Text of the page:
10 Years of ESTO Technology Investments are Enabling the
CLARREO Mission, Shaping Future Radiation Budget Measurements

October 8, 2010 – Philip Larkin, NASA ESTO

In 2017, NASA plans to launch the first in a series of satellites that will comprise the Climate Absolute Radiance and Refractivity Observatory (CLARREO) mission. The CLARREO mission will measure the amount of energy entering and leaving the atmosphere – Earth’s radiation budget – more accurately than ever before, providing a reliable benchmark for the climate record going forward and improving climate prediction and modelling.

For nearly a decade, carefully managed technology projects built and validated early versions of the instruments and components needed for such a mission. In many ways, the development of these early investments enabled the designation of CLARREO as a mission concept in 2007. What follows are a few of these key technologies, including recent investments focused more specifically for CLARREO mission requirements.

The Far-Infrared Spectroscopy of the Troposphere (FIRST) instrument, an early airborne precursor to CLARREO, was demonstrated in 2005 on a high-altitude research balloon (shown left) and provided the first-ever high resolution measurement of the complete infrared emission spectrum of the Earth, including the key far-infrared region from 15 to 100 microns that contains over 50% of Earth’s longwave radiation. More recently, FIRST was installed at 17,500 feet atop the Cerro Toco Plateau in Chile as part of the Radiative Heating in Underexplored Bands Campaign - II (RHUBC-II). [PI: Mlynczak, NASA LaRC, IIP 2001 and 2004]
The In-Situ Net FLux within the AtMosphere of the Earth (INFLAME) project has developed a Fourier Transform Spectrometer to measure upward and downward radiation fluxes simultaneously in the lower atmosphere. INFLAME was successfully demonstrated on a LearJet in 2010 (shown right) and may provide calibration/validation data for CLARREO. [PI: Mlynczak, NASA LaRC, IIP 2004]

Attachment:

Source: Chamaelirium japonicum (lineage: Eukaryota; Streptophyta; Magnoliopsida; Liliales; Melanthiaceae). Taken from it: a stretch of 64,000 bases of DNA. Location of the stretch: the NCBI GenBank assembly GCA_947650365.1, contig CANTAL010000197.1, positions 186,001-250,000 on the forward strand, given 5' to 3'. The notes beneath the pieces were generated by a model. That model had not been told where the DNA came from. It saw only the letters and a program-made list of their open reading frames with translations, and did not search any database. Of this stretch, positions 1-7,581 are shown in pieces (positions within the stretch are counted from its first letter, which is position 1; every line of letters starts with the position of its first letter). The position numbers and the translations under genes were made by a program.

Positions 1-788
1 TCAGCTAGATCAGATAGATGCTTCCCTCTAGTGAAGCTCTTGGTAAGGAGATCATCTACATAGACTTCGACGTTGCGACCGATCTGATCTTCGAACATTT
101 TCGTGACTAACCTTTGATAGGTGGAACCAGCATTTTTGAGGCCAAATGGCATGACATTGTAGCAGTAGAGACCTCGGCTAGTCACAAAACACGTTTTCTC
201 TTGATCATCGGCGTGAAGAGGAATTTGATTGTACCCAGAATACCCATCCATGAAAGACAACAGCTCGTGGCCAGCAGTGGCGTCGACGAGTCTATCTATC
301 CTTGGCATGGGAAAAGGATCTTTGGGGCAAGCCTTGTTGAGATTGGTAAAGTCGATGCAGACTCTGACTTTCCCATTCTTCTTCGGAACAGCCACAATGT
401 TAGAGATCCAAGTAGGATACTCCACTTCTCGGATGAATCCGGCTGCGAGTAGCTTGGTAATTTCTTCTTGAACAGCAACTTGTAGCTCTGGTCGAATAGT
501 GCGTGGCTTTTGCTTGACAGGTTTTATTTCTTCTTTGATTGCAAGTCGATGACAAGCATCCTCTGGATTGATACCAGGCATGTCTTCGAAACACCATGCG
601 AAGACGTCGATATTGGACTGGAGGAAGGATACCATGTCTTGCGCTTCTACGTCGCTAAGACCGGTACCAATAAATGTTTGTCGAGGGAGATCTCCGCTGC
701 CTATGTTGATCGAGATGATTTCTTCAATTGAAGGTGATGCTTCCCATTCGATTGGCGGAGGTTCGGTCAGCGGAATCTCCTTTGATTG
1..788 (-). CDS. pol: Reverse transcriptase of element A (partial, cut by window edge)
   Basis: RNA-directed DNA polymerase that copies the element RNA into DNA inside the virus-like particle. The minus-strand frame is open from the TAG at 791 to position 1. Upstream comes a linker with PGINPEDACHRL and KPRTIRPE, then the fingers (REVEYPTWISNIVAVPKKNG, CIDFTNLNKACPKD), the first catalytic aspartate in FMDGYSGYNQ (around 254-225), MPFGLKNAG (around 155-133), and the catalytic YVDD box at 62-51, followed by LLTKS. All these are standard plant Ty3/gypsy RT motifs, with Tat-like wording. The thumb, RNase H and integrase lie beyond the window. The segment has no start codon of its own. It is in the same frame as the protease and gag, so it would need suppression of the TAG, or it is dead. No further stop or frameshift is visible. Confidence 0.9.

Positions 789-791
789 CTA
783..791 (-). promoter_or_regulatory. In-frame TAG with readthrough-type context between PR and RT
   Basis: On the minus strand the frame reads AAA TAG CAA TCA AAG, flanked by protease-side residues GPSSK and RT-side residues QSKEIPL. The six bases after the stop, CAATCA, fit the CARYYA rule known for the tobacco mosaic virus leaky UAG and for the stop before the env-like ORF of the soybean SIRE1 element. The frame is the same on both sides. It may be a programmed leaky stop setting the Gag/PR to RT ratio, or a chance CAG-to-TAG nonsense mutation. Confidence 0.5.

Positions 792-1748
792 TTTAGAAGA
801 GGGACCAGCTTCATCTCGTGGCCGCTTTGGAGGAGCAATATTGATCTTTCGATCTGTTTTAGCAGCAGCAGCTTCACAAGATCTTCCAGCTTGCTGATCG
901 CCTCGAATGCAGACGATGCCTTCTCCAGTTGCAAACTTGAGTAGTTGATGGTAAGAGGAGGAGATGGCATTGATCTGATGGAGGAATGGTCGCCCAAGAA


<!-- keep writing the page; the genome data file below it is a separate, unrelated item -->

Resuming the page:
Initiated in 2008, the Hyperspectral Imager to Meet CLARREO Goals of High Absolute Accuracy and On-Orbit SI Traceability project seeks to design and construct an advanced, high accuracy Hyperspectral Imager (left), investigate attenuation methods, and validate the solar cross-calibration approach for the CLARREO Mission concept. [PI: Kopp, Univ. of Colorado, IIP 2007]
Another recent investment, the Advanced Accuracy Satellite Instrumentation for the CLARREO Mission project, seeks to develop and test several key calibration subsystems, such as temperature calibration for the blackbody cavity shown at right, dual absolute radiance interferometers, and an emissivity module. [PI: Revercomb, Univ. of Wisconsin, IIP 2007]
Instrument integration activities are also ongoing in the Calibrated Observations of Radiance Spectra from the Atmosphere in the far-InfraRed (CORSAIR) project. CORSAIR combines a set of technologies central to the CLARREO mission: infrared detector elements, blackbody radiance standards, and robust optical beamsplitters with continuous high efficiency over the full spectral range. [PI: Mlynczak, NASA LaRC, IIP 2007]
A new effort began in 2010 to Demonstrate Thermal Phase Change Cells Onboard the International Space Station (ISS). The CLARREO mission proposes to use phase change reference standards (melt cells) to recalibrate its on-board temperature sensors; however, these standards have never been flown in space. This project will achieve in-space testing of two melt cell designs, provided by University of Wisconsin and The Space Dynamics Laboratory at Utah State University (shown left), in 2011 onboard the ISS. [PI: Mlynczak, NASA LaRC]
         
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